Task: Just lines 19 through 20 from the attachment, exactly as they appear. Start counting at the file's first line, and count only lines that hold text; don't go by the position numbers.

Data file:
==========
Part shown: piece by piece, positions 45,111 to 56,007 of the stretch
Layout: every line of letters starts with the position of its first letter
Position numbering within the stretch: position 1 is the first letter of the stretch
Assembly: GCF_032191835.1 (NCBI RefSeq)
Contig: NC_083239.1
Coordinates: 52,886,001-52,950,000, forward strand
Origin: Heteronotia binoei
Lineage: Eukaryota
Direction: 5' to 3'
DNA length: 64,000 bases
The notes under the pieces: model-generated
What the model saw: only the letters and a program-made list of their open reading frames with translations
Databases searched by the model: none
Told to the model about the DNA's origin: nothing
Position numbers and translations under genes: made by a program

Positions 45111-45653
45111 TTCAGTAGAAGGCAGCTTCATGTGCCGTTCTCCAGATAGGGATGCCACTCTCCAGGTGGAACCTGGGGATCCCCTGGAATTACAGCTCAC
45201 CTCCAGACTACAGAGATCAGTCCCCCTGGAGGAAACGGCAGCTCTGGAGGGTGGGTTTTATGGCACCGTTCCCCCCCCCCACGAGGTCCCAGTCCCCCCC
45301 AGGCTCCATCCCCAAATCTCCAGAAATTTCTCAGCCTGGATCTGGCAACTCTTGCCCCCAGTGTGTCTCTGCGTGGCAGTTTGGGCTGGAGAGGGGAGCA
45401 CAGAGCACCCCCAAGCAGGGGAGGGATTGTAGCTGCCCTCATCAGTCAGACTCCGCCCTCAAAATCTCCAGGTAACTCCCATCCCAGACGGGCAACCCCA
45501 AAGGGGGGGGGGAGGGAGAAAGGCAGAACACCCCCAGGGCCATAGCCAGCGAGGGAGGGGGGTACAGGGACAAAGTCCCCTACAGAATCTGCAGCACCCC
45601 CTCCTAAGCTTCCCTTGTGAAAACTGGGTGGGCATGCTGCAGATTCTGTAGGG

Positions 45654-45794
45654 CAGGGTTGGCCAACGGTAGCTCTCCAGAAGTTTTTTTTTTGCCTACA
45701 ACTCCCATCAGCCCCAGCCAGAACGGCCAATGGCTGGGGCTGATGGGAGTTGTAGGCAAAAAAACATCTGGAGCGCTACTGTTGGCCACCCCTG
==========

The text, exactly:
45301 AGGCTCCATCCCCAAATCTCCAGAAATTTCTCAGCCTGGATCTGGCAACTCTTGCCCCCAGTGTGTCTCTGCGTGGCAGTTTGGGCTGGAGAGGGGAGCA
45401 CAGAGCACCCCCAAGCAGGGGAGGGATTGTAGCTGCCCTCATCAGTCAGACTCCGCCCTCAAAATCTCCAGGTAACTCCCATCCCAGACGGGCAACCCCA